At a June 13 "Moral Monday" rally in the Western North Carolina town of Sylva, Rev. William Barber, president of the state NAACP and architect of the Moral Movement, addressed the mass shooting that took place early Sunday morning at an LGBT nightclub in Orlando, Florida. The following is a transcription of his remarks, which you can watch him deliver in the video below.

* * *

By Rev. Dr. William J. Barber II

Down through the years, many who have experienced hate-caused suffering still refuse to respond with hate. They had faith that love was still greater, and we must have that faith today.

Hate always reacts when love has taken hold, when it begins to conquer the fearful heart. Hate wants us to respond and react with hate, America. Hate wants an unending circle of hate. But we cannot fall into hate's trap. We must not respond to hate with hate's ways — not in our politics, not in our actions, not in our gun policy. Because if we do, hate wins.

Acts of hate should not be politicized. The masses of people always lose whenever we choose the politics of hate over the politics of love. The cynical and the sinister among us are going to try to use this moment of pain to push and widen divisions among us. History has shown this to be true.

There've always been those who've wanted to aggravate the divisions between blacks and poor whites, between immigrants and American-born citizens, between gay and straight. And now they will try to promote divisions between the LGBT community and all Muslims. We cannot allow our hearts in this moment of hurt born of hate to succumb to the sinister politics of hate and meanness.

Today, even as we abhor violence by anyone, hate by anyone, terror by anyone, we cannot allow those who would prostitute our pain to cause us to distrust all Muslims. We must remember at its heart Islam is a religion of love, and "peace be unto you" is the greeting. We cannot generalize from a deranged man consumed by hatred and then generalize that attitude toward an ancient religion based on love.

My friends, we must remember Muslims are fighting in our armed forces. Muslims are citizens. Muslims helped build this country. Muslims are getting hurt by the forces of terror themselves. And despite what we see on television, this is not a mere political moment to play the hate game. This is a moral moment for our country and for the world.

And I stand today in the prophetic tradition of the prophets of the Old Testament, the Jewish tradition, and Jesus the prophet, to declare with spiritual authority: Those who want to push and promulgate the politics and language of hate need to shut up. And those who know the politics and power of love need to speak up and stand up.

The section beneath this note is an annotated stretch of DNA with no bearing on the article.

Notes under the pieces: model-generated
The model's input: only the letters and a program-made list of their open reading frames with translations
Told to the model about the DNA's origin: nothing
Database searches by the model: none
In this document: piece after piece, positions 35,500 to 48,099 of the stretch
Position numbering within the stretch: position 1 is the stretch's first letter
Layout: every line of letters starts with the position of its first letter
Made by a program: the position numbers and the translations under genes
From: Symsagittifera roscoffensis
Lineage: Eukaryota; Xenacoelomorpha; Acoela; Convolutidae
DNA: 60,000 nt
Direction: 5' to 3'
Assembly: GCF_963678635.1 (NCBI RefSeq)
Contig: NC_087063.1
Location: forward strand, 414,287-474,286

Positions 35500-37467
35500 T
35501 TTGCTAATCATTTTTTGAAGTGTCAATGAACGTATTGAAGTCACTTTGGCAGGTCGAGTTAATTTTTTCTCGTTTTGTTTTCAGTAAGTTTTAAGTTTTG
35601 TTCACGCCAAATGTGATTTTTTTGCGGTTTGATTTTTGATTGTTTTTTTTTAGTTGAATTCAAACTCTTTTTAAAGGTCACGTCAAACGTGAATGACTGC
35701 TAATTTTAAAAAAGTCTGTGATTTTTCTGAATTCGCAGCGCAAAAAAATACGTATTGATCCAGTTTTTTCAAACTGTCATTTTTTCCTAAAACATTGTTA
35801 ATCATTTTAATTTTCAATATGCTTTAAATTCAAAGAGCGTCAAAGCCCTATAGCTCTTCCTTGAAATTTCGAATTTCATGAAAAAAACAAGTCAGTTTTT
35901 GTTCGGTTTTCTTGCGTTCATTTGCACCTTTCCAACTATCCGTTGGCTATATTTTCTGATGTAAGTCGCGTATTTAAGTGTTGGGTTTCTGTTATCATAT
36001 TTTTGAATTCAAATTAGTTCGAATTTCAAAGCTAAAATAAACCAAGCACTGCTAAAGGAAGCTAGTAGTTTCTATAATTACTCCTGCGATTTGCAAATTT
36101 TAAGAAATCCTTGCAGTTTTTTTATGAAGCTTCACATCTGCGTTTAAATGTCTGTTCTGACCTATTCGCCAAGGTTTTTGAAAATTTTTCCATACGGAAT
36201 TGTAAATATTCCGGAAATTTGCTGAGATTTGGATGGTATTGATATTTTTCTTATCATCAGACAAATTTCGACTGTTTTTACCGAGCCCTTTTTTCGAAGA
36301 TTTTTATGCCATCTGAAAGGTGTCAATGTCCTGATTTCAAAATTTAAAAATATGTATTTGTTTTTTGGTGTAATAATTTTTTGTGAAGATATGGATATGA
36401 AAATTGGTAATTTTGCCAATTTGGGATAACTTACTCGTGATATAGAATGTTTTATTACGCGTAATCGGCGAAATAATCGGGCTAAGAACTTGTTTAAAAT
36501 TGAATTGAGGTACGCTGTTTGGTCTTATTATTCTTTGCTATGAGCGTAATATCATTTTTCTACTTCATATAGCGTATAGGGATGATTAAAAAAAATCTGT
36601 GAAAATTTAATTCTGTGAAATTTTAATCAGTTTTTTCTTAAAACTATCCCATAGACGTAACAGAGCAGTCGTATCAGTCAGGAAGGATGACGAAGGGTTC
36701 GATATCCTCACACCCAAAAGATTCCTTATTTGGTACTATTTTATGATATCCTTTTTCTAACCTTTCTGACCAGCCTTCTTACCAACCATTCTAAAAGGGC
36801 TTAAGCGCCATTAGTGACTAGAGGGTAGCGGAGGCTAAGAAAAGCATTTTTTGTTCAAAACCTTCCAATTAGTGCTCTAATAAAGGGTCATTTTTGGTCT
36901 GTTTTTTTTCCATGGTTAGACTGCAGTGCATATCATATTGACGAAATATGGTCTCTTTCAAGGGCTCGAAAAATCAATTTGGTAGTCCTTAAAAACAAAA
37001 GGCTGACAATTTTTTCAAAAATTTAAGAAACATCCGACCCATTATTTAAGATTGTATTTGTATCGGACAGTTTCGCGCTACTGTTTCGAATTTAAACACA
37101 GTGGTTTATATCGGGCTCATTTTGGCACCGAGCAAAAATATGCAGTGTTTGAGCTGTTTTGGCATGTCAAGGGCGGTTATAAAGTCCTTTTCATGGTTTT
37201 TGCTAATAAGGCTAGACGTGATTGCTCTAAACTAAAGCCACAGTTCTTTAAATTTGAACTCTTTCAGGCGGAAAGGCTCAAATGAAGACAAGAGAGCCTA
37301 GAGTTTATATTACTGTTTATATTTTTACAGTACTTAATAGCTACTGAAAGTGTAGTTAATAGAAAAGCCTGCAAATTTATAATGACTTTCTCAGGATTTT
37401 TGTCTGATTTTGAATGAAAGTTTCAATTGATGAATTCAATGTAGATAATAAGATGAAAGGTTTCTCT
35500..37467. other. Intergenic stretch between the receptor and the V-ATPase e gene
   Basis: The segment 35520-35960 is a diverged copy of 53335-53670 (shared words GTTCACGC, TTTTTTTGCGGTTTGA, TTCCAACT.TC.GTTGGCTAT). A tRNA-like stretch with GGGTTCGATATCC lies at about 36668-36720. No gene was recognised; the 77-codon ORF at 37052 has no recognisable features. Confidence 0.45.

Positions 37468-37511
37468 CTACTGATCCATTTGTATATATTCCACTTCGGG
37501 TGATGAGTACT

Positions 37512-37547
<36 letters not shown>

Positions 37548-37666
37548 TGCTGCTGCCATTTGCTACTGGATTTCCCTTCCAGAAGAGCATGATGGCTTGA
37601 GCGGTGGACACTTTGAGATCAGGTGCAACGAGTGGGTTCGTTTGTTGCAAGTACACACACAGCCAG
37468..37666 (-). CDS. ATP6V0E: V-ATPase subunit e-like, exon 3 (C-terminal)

We cannot allow those who have stirred up hate to now offer themselves as the savior from hate. Yes, I'm referring to a man who's running for president. This is not about an endorsement; this is about a criticism. And I refer to his deceitful statement in which he said, "Because our leaders are weak, I said this was going to happen, and it's only going to get worse. I'm trying to save lives and prevent the next terrorist attack. We can't afford to be politically correct anymore." Mr. Trump cynically plays with the pain of people to promote his hate-filled rhetoric and his policies. We need those who stir up hate to shut up, and those who believe in love to stand up and speak up.

In fact, we need those who have in their history the commonality of pain and suffering from hate, who know that those who have ultimately won the day in history are those who choose love in the face of and in the aftermath of hate. They are those who chose not to let hate determine their lives. They are those who rose from the crucifixion of hate to the new life and resurrection power of love, truth and justice.

So my brothers and my sisters, we must choose whether we will respond with hate's petulant reaction, or will we choose to respond with love, truth and justice? Will we choose to come closer together and live in love more boldly, or will we give in to fear, hate and division? Will we say more guns, more violence? Or will we say less guns and less violence?

I declare today, let us choose to join those who lived before us, who in the face of hate chose community, chose love, chose nonviolence, chose the way of justice. That's who we should join.